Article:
BEIJING (Reuters) - Chinese police detained a well-known Marxist at a top university on Wednesday, a witness said, on the sensitive anniversary of the 125th birthday of the founder of modern China, Mao Zedong, whose legacy remains deeply contested.
Qiu Zhanxuan, head of the Peking University Marxist Society, was grabbed and forced into a black car outside the east gate of Peking University by a group of heavy-set men who identified themselves as police, a student told Reuters.
“I saw a black car parked by the gate and seven or eight men in plainclothes lifting him by his arms and legs and forcing him into the car,” the student said, declining to be named due to the sensitivity of the situation.
Qiu was on the way to attend a memorial for the 125th anniversary of Mao Zedong’s birthday that he organized and had already been warned by a school adviser about the event on Tuesday, the student said.
“What’s wrong with remembering Chairman Mao? What law does it break? How can they publicly kidnap a Peking University student?” the student added.
The Ministry of Public Security did not respond to a request for comment.
Students at Peking University, informally known as Beida, set on a sprawling, leafy campus in northwestern Beijing, played a central role in launching the anti-imperialist May Fourth Movement in 1919 and the pro-democracy Tiananmen protests in 1989.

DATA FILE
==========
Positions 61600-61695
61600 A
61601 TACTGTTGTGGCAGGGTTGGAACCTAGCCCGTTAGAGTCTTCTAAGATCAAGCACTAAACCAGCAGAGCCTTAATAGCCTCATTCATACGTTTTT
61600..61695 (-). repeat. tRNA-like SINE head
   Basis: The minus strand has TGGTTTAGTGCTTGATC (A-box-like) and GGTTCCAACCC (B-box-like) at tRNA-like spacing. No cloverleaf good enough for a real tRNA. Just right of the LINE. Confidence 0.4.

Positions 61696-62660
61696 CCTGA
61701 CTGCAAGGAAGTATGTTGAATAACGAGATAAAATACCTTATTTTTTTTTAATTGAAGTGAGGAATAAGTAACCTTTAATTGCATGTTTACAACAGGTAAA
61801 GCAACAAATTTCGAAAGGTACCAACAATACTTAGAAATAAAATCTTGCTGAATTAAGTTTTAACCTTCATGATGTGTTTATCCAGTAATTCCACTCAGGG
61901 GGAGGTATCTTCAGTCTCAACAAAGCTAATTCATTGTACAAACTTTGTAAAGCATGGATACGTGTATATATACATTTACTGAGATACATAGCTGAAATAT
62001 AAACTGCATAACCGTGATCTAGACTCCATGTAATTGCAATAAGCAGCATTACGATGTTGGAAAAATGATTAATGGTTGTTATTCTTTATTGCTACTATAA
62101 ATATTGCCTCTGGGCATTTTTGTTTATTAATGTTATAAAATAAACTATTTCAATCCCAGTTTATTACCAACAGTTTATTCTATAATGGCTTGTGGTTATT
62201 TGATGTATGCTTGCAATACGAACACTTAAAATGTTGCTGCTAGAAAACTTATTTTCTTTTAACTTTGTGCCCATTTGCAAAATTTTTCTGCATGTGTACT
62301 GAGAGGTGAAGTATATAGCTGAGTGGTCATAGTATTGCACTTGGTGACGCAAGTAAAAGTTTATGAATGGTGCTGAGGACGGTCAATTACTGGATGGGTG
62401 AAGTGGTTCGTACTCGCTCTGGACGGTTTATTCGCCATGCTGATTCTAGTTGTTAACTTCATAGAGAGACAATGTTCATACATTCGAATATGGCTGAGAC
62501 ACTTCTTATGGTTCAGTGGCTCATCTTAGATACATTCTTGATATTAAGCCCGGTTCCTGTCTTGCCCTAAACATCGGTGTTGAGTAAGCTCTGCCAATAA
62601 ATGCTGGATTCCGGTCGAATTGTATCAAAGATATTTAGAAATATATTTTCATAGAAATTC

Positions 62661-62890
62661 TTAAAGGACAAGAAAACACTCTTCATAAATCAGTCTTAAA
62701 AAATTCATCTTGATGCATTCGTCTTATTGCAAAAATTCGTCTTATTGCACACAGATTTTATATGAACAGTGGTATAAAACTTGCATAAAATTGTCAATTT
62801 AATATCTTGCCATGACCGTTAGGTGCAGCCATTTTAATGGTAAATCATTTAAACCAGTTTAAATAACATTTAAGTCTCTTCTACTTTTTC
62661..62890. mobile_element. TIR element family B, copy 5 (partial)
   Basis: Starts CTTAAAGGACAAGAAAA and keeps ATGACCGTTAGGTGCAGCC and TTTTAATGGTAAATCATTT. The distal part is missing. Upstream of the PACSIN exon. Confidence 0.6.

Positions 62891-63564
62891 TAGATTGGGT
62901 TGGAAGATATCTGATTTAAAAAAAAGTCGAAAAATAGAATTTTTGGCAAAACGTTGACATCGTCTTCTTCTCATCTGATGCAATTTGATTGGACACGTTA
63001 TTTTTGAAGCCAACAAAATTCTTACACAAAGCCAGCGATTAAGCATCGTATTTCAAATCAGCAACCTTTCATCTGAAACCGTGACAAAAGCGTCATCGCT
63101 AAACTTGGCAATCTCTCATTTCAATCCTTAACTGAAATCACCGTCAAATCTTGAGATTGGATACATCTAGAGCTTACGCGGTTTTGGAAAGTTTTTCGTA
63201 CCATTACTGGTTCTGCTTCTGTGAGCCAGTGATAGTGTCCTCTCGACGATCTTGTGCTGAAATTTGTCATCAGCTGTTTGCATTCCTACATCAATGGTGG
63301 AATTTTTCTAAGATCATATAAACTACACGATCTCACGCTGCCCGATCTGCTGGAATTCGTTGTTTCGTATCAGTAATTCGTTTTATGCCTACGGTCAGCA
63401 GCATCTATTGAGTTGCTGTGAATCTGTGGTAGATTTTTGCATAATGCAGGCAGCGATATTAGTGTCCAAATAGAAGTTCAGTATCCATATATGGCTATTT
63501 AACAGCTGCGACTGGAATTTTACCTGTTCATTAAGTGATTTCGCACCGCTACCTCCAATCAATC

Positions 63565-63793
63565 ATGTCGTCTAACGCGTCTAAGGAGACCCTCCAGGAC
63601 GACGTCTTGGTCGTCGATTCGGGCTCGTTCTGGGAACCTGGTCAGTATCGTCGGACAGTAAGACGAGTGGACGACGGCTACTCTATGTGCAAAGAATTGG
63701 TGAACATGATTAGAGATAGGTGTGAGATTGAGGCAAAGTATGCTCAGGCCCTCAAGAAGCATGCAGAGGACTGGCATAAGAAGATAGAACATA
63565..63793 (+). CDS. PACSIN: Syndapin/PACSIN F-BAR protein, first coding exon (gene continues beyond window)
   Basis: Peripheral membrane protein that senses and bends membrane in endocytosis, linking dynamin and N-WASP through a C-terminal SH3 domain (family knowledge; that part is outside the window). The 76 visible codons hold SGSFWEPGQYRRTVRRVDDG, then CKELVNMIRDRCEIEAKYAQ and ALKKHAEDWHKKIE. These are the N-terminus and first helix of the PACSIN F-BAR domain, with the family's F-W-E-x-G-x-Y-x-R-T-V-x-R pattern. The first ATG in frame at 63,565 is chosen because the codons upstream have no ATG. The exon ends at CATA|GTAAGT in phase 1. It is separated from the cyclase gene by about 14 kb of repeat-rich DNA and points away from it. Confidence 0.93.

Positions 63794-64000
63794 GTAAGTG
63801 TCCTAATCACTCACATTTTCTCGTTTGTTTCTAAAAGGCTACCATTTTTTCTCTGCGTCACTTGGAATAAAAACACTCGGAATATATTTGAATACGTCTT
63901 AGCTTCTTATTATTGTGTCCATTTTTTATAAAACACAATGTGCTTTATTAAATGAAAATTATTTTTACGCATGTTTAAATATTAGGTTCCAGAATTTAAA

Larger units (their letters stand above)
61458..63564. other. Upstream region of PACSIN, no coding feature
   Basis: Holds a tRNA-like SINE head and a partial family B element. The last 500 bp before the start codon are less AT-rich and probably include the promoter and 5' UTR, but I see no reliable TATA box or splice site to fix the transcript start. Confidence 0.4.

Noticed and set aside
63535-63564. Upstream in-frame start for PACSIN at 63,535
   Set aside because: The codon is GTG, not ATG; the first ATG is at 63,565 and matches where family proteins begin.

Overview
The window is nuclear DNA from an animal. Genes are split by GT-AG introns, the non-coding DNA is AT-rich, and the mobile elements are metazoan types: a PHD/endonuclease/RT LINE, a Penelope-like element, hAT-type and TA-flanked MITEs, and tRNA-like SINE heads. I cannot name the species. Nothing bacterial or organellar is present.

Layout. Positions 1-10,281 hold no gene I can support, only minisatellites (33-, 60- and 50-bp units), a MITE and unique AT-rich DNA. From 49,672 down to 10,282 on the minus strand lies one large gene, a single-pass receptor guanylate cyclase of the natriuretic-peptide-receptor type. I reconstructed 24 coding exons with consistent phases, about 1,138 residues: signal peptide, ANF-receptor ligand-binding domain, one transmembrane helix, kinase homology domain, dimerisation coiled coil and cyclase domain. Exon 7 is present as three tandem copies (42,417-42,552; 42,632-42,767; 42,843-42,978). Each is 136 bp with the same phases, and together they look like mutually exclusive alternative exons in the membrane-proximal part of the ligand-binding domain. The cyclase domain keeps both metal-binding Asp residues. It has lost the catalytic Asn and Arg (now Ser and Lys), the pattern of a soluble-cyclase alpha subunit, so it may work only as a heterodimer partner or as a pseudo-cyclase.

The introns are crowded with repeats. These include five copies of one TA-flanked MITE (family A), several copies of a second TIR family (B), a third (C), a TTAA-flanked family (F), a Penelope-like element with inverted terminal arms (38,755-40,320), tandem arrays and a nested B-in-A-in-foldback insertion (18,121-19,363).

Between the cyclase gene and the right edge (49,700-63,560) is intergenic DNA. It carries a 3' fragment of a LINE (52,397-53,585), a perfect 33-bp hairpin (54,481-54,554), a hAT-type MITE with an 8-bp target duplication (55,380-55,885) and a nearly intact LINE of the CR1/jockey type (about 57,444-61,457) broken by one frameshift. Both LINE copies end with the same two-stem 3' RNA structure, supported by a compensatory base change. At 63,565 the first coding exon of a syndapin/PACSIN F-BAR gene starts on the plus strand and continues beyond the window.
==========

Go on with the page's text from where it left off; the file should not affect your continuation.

But campus activism has been increasingly marginalized in the era of President Xi Jinping, with Beida in particular taking steps to quash dissent and strengthen Communist Party control.
A movement that saw students and recent graduates of universities including Beida team up with labor activists to support factory workers fighting the right to set up their own union has been dealt with harshly by authorities, attracting international media coverage.
China has an awkward relationship with the legacy of Mao, who died in 1976, and his birthday, which was not marked in the print editions of major Communist Party newspapers on Wednesday.
Song Yangbiao, a Beijing-based neo-Maoist freelance journalist, told Reuters that this year “the leftists have gone quiet” and with no signs of any major activities to mark the birthday.
“I think the backdrop is the atmosphere around the 40th anniversary of reform and opening up,” Song said, referring to official events celebrating the start of China’s landmark economic reforms, with Xi giving a big speech last week.
“Remembering Chairman Mao will lead to a major clash between the two streams of thought.”
Reporting by Christian Shepherd and Ben Blanchard; Editing by Nick Macfie